Cleaning is the process of removing foreign bodies from objects and is normally accomplished using water with detergents or enzymatic products. In the healthcare industry, automatic cleaning process is accomplished by washer disinfectors. Washer disinfectors are designed to wash and disinfect specific medical utensils, surgical instruments and other healthcare equipment.
Washer disinfectors are used in healthcare industry to either prepare goods for future sterilization, to remove residues from surgical products, or to disinfect goods for later use. Surgical instruments should be presoaked or rinsed with water, to prevent drying of blood and to remove blood from the instruments. After a complete washer disinfection cycle, the instruments can be inspected, placed in sealed sterilization pouches or wraps for autoclaving process. In-depth cleaning of instruments is required before disinfection and sterilization because dried materials, organic or inorganic, that remain on the surfaces of instruments hamper the effectiveness of these processes.
The four major factors to consider while selecting the apt washer disinfector for your facility are as follows:
- Number of beds in the hospital (i.e. capacity)
The rack decides the chamber capacity of the washer disinfector and can have a significant impact of the cleaning ability of the machine itself. Within every rack is a retained internal volume of up to 5L depending on the design of the machine. An optimum number of racks will help to further reduce the volume of water required per phase and hence also reduce the energy and detergent consumed. Having a greater capacity per rack enables more trays to be process per load. This in turn can reduce the number of times a washer needs to run during the day thereby improving efficiencies and lowering costs across the board.
2. Water consumption per sterilization cycle
The three reasons a washer disinfector consumes water – rinse with water, wash with detergent and water and disinfect with water. With depleting resources and increasing reliability on them. It is important to leave our resources for the future generations. That our sterilizer does not utilize the greatest volume of water per cycle consumed during sterilization process.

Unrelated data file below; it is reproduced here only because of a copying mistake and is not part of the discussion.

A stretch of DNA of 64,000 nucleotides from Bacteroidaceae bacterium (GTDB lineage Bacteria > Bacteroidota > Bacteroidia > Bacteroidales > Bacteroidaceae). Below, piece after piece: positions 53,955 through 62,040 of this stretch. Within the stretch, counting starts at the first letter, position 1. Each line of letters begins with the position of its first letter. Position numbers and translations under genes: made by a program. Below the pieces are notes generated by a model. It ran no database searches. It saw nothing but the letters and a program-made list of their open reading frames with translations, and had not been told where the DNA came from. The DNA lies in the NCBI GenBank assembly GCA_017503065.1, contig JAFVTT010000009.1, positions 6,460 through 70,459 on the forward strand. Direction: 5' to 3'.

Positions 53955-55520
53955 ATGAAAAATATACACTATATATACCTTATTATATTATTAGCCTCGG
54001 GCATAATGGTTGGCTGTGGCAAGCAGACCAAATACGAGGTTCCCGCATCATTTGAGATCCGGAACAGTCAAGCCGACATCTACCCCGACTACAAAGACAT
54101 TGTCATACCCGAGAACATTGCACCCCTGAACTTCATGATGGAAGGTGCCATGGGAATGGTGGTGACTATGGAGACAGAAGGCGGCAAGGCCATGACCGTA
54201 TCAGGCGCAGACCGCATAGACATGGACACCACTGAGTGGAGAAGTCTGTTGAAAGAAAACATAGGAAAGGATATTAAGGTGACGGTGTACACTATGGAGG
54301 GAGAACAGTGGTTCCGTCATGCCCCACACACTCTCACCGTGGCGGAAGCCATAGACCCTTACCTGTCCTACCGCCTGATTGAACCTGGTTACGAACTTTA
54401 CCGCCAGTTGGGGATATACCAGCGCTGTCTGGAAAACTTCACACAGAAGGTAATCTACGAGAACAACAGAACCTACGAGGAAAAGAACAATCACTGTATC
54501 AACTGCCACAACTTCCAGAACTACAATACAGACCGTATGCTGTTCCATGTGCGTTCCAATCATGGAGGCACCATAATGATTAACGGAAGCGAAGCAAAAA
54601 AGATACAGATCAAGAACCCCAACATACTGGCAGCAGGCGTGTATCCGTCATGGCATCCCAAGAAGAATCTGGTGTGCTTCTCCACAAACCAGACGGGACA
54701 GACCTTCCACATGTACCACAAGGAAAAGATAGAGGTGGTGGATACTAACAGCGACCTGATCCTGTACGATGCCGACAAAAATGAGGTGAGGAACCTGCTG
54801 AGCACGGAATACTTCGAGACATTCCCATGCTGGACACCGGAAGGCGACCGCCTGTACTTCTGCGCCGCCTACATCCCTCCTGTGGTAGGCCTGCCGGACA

3. Energy consumption per sterilization cycle
The washer-disinfectors may be equipped with two heating systems, steam and electrical, for optimal reliability, manual or automatic switching between both systems may be performed at any time. This provides backup to minimize any bottlenecks when the steam supply goes down. The machine should have minimum energy consumption. When the machine is idle, the washer-disinfector can be programmed to switch off and only come back on when needed, to further save energy.
4. Time per sterilization cycle
Washer disinfectors are required to frequently heat water to near boiling point in order to achieve thermal disinfection within the stipulated time period. The time is a critical factor because all the microorganisms do not die off at the same time, thus increasing the cycle time. This minimum exposure time is the least required time for a complete washing cycle. At the end of the cycle, time is required to heat the air used to dry the load and contributing to the time cycle of the washer disinfector. In today’s fast-moving world, it is necessary to have short sterilization cycles as this will improve the turnaround time for the medical equipment which will result in less hospital inventory thus decreasing the space requirement in the hospital.
With a washer disinfector, the instruments are washed and disinfected properly with every cycle. Over an average hour-long cycle (although with advanced technology, machines can perform an entire cycle in about 35 minutes), the machine automatically changes phases from flushing and washing to rinsing, disinfecting and drying. Automatic washer disinfectors ensure minimal human contact with contaminated instruments means staff is protected from the risk of sharps injuries and eye splash incidents due to manual cleaning and rinsing. At the end of each cycle, all the instruments have been flushed of resistant contaminants such as blood, tissues and bone fragments. Medical instruments are also washed with detergents that preserve instruments against degradation and disinfected thermally in water at temperatures of approximately 80-90 degrees Celsius. All of this, with negligible time or labor from your staff – so they are better able to focus on offering the highest level of care to your patients.
The effectiveness of high-level disinfection and sterilization mandates effective cleaning, patient safety and minimizes hospital acquired infection.